Fear is a powerful emotion. It can guide you out of trouble and keep you safe, but irrational fear has the opposite effect.
When I was a child I had an irrational fear of insects, perhaps because I once swallowed a June bug while trying to emulate a frog. I was just a toddler, but I remember the event pretty clearly.
For years after that, any bug, particularly those that flew, sent me into a panic. I would dodge and weave every time I saw a honeybee or wasp, convincing myself they were targeting me.
Once coming home from school, I passed a honeysuckle bush which was in bloom. Bees were busily gathering nectar, but to me they were lying in wait. In an effort to avoid them, I fell off the front porch into a holly bush. I suspect the scratches I got there were worse than any bee sting would have been.
In truth, the bees didn’t give a damn about me; they had work to do, and unless I was a flower, they had no interest
LGBT people are much like those honeybees. We have lives to live and work to do and just want to be left alone. Yet the right-wing treats us as though we are intent on swarming over them.
Why are pundits and politicians cranking up the rhetoric and stoking that fear? Simple: If you are conservative, you are inherently resistant to change. You want to preserve the status quo and change scares you, especially if it is change that you do not understand.
For years conservative politicians — both Republican and Democrat — have known this and used the fear tactics to motivate their constituents.
During the 1960s it was fear of integration. The idea that black and white Americans would share the same facilities and services frightened people who had been indoctrinated in the myth that the color of your skin could be an indicator as to your trustworthiness and civility.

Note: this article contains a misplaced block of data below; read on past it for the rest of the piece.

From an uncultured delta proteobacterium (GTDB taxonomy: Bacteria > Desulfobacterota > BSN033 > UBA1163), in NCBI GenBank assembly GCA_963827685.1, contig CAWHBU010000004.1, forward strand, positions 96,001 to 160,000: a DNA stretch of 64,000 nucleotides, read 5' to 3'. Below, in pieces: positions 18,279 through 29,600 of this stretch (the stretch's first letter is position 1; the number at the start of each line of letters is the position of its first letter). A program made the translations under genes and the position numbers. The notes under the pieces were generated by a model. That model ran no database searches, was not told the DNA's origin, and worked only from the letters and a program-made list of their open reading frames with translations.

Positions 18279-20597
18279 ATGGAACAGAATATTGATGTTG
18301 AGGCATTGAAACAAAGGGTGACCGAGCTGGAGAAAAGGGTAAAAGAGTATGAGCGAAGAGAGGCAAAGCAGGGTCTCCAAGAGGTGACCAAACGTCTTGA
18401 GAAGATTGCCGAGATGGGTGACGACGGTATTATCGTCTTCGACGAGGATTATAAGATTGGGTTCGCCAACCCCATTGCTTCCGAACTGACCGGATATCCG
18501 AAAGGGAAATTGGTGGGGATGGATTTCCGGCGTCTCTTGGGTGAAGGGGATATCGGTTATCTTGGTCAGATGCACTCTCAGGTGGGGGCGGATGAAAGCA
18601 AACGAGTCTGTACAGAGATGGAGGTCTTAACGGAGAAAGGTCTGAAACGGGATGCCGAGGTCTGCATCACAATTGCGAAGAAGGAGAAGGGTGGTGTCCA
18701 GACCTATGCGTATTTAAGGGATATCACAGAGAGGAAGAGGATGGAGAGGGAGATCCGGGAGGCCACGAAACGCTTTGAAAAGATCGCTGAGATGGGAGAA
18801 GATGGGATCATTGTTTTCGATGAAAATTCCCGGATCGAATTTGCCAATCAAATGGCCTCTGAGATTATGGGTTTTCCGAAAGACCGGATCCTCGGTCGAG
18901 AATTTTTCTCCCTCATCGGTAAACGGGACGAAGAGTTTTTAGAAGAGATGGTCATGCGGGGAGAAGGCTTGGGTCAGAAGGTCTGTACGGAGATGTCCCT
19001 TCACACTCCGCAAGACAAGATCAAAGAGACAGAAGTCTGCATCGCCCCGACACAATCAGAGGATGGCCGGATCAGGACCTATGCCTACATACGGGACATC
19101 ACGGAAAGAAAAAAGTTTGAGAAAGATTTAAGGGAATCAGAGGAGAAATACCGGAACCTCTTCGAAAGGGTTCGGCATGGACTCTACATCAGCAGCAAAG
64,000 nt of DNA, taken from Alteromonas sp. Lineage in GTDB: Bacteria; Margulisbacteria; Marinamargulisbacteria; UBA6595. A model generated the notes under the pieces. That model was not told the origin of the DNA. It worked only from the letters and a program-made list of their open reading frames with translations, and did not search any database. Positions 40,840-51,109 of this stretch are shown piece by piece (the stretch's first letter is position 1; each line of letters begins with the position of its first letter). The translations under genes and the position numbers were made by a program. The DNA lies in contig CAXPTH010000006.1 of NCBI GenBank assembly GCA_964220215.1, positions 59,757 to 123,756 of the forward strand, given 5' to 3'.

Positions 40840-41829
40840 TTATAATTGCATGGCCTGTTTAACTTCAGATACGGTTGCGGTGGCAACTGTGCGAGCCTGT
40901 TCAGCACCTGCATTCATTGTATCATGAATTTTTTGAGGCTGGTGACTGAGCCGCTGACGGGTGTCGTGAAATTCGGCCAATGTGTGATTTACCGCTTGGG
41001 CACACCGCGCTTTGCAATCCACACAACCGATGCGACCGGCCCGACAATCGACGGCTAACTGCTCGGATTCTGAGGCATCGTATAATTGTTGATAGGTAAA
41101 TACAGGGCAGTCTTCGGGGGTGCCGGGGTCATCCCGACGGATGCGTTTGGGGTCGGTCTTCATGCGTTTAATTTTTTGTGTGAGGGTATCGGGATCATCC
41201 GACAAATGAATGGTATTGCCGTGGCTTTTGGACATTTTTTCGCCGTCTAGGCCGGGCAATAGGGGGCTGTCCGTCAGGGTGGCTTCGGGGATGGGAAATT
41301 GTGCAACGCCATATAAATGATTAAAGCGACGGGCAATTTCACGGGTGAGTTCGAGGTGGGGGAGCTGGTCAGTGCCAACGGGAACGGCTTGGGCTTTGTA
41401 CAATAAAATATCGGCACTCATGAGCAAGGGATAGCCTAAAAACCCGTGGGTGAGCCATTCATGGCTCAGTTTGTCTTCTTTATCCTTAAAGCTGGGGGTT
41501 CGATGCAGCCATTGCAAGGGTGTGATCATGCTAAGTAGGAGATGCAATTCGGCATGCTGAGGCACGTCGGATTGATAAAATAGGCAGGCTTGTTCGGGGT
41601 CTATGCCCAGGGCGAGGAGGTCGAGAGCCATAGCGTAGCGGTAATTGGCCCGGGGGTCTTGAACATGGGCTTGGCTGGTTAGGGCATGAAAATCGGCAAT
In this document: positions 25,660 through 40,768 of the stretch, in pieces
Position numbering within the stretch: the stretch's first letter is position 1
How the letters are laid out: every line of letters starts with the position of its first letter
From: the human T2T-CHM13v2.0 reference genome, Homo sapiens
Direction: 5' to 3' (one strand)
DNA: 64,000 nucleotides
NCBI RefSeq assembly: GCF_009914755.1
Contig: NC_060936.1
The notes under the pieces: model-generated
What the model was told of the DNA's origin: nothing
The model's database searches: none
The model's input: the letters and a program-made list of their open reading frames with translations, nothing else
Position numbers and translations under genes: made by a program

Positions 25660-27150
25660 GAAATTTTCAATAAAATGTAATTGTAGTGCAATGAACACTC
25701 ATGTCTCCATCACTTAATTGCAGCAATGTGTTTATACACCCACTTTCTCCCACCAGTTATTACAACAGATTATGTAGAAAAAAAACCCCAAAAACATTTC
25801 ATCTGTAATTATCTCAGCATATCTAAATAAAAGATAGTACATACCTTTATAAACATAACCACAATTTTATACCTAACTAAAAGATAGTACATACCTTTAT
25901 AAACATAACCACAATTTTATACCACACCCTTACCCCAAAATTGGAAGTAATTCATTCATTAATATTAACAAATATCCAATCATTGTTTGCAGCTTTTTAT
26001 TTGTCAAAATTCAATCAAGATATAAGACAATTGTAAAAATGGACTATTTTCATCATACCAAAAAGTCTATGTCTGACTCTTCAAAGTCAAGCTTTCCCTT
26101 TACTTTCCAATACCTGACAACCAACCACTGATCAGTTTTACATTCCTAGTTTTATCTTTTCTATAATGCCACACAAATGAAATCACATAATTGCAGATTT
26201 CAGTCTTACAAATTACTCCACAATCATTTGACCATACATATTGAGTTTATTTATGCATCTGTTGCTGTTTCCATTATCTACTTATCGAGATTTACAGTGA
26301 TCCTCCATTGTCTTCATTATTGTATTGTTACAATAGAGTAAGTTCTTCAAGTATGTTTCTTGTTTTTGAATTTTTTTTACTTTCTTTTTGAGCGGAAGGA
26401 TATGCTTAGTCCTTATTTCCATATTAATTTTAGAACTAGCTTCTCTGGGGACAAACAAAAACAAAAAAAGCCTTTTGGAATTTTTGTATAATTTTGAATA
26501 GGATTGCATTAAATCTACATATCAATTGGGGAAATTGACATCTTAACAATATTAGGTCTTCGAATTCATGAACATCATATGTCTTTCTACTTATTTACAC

It was expressed most blatantly in the fear of miscegenation. The very idea that black and white couple could marry sent chills through down some voters’ spines. The “white race” must be preserved, and diluting it with “colored blood” was horrifying, if you wanted to maintain things as they were.
The Supreme Court buried that fear with Loving v Virginia, a ruling that made marriages legal in all states, no matter what the race of the participants.
After a few years the fear of racial mixing subsided and the right turned toward other fears. As our country’s population became more diverse, the fear of “the other” was a fruitful tactic.
The most obvious “other” in Texas was the large Mexican-American population and undocumented immigrants. They were all lumped together and again politicians used them as a specter to signal a “vast change” that was happening.
That change was nothing new; immigrants had always come to our country and would continue to come to our country. But when they had accents or looked slightly different than white Americans, they could be used as pawns in the Fear Game.
Well, welcome to the world of being a pawn. Now that same-sex marriage seems to be almost a “fait accompli,” the fear engine needs stoking. And LGBT people are still active on the board.
Irrational fears about what “the gays” will do next will become more and more prominent in the rhetoric of the right wing, especially as elections near. It’s the only tactic they have left.
As pieces in this nasty game, we can either play along like good little pawns, or we can leave the board entirely. What I mean by that is, we can refuse to be drawn into the framing used so well by the GOP and their operatives.
We must not fall prey to the “fight for marriage” which the LGBT community was pushed into and fight for full equality. We will be demonized, harangued and accused of a multitude of fictitious sins in coming months, and we have to refuse to be drawn into it.
By stopping to rebut a specious claim, we only serve to reinforce the framing. If you want a primer on this. read George Lakoff’s Don’t Think of an Elephant. It explains this in detail and offers alternatives.
Personally, when I hear the insane claims of the right-wing pundits and preachers, I usually laugh and then change the subject to what I want: equal rights. It takes persistence and resolve, but it’s possible.
And next time Tony Perkins or his clones say things like LGBT activists are going to “start rolling out the boxcars and carting away Christians,” respond with, “As LGBT Americans, we are very concerned about freedom and equality. Let’s talk about equal rights for all Americans.”
Hardy Haberman is a longtime local LGBT activist and board member for the Woodhull Freedom Alliance. His blog is at DungeonDiary.blogspot.com.